Over the course of six weeks, I have truly changed my views about the efficacy of social media with teaching. I have connected with so many professionals from around the nation, and they are so humble with their level of expertise. But the fact that they are so willing to help like #Vicki Davis (@coolcatteacher) and #Shelly Rees (@appletastic5th) make being a connected educator a great and encouraging experience. They have so many free resources to help with my instructional practices, even with implementing technology. I feel confident with my skills to seek for help outside the classroom and not wait on others to personally provide me with professional development or learning. I can personalize my own needs with my own learning network.
No accomplishment is as rewarding as those, which posed the most challenges. The most difficult task for me throughout the whole ordeal with Twitter and my blog website was remaining private. I value my privacy, and as a teacher, I didn’t want to risk anymore scrutiny or negative publicity from the community although I trust that my actions online are always honest and respectful. The challenges that I expect moving forward will be finding time to expand my knowledge on maintaining my blog site as the school year gets busy with planning, collaborating, and grading not to mention furthering my education and being a parent to a toddler.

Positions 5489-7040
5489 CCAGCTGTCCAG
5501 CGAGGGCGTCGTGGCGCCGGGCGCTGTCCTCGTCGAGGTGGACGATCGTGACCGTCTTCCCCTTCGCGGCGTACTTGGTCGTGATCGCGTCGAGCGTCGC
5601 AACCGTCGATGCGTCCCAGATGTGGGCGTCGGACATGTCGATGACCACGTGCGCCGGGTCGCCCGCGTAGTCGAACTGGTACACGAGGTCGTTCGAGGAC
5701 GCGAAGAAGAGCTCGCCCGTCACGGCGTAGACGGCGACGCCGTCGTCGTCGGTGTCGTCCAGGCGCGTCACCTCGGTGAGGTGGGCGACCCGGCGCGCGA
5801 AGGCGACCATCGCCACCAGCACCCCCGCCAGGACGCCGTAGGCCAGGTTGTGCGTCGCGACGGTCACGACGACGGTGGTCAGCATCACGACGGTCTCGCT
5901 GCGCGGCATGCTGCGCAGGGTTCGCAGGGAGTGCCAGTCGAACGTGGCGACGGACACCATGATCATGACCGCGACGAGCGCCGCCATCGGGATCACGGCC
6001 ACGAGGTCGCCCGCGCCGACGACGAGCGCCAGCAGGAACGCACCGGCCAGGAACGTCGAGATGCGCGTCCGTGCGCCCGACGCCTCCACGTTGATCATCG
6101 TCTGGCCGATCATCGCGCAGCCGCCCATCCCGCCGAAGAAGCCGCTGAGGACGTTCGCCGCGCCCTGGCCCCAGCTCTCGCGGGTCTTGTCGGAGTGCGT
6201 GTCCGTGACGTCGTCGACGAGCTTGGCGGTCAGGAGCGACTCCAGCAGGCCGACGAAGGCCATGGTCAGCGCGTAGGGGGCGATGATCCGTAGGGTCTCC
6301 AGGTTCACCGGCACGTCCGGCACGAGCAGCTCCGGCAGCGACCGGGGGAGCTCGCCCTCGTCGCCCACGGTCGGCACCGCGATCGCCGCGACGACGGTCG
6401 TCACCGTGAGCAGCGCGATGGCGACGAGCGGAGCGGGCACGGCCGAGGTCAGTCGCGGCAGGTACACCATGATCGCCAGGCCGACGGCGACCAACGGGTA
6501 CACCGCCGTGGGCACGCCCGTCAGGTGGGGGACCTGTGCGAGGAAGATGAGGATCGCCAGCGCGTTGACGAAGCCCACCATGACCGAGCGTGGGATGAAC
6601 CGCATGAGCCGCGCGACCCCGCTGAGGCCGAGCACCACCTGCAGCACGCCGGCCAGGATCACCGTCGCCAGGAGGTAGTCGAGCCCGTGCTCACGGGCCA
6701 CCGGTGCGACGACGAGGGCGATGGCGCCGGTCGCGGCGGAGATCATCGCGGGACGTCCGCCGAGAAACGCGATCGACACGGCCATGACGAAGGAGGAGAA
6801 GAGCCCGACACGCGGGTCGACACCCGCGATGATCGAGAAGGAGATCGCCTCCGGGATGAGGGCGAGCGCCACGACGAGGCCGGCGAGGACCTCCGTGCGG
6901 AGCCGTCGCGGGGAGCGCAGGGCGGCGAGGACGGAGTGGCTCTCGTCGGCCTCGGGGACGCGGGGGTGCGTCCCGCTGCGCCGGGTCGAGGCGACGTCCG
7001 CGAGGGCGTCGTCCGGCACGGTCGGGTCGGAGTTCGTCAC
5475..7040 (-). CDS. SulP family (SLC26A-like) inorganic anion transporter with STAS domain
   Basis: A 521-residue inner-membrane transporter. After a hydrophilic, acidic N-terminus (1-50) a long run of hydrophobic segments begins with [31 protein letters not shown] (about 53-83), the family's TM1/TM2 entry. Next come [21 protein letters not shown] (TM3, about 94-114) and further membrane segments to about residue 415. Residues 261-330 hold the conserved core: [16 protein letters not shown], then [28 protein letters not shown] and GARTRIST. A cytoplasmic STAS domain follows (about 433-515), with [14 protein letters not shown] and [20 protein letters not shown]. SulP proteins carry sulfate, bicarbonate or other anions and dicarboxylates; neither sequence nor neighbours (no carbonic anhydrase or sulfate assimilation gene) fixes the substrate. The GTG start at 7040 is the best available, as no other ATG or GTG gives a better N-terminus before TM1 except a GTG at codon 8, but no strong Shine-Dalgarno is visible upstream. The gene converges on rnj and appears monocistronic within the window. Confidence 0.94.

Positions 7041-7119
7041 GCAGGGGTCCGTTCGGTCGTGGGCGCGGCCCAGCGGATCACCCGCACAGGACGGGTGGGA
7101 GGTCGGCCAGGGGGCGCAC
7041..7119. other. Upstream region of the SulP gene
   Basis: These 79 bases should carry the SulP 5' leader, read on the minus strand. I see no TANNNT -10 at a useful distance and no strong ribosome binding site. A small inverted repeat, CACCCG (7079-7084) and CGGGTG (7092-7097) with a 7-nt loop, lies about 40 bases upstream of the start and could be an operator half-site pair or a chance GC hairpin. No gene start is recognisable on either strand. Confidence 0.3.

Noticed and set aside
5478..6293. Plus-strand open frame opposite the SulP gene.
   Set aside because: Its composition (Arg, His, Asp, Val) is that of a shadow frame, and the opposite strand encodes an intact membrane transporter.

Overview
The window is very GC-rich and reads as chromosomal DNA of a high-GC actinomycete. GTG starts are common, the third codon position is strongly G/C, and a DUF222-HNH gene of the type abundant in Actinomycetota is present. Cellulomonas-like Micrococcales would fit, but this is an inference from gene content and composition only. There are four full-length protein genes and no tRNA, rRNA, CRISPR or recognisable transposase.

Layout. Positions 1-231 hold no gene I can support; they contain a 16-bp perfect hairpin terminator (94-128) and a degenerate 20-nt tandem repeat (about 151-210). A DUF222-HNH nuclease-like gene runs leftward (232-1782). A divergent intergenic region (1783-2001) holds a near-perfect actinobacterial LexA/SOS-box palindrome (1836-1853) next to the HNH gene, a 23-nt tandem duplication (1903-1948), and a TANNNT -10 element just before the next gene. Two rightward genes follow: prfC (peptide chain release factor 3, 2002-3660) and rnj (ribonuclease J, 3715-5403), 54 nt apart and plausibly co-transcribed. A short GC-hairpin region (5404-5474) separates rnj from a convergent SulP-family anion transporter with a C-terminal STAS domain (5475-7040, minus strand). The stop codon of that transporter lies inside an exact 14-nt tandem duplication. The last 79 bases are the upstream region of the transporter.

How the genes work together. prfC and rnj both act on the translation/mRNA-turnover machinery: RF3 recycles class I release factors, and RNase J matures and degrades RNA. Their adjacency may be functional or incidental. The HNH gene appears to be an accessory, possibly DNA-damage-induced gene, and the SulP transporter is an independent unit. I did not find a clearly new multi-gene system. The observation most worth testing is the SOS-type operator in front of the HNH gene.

Finding a balance with connectivity will be an integral part of sustaining a successful PLN. As Vicki Davis advised in an interview with me that there is so much to learn and practice with technology, and I will have to find out what certain pieces will work for me. “It’s not the technology. It’s about building relationship.” She suggested focusing on a 1 to 3 things like Twitter, Facebook, or Google Classroom and spending 15 minutes a day reading, exploring, and playing with the content.
Therefore the next steps for me in growing my PLN I will:
- Transfer over to a more user friendly blogging, WordPress. Buy my domain. Transfer my information over.
- Participate in webinars and chat rooms about leadership, student blogging, and Twitter.
- Build my technology leadership and sharing my experiences on my website to help others learning from me.
As Franklin D. Roosevelt said, “I am not the smartest fellow in the world, but I can sure pick smart colleagues.”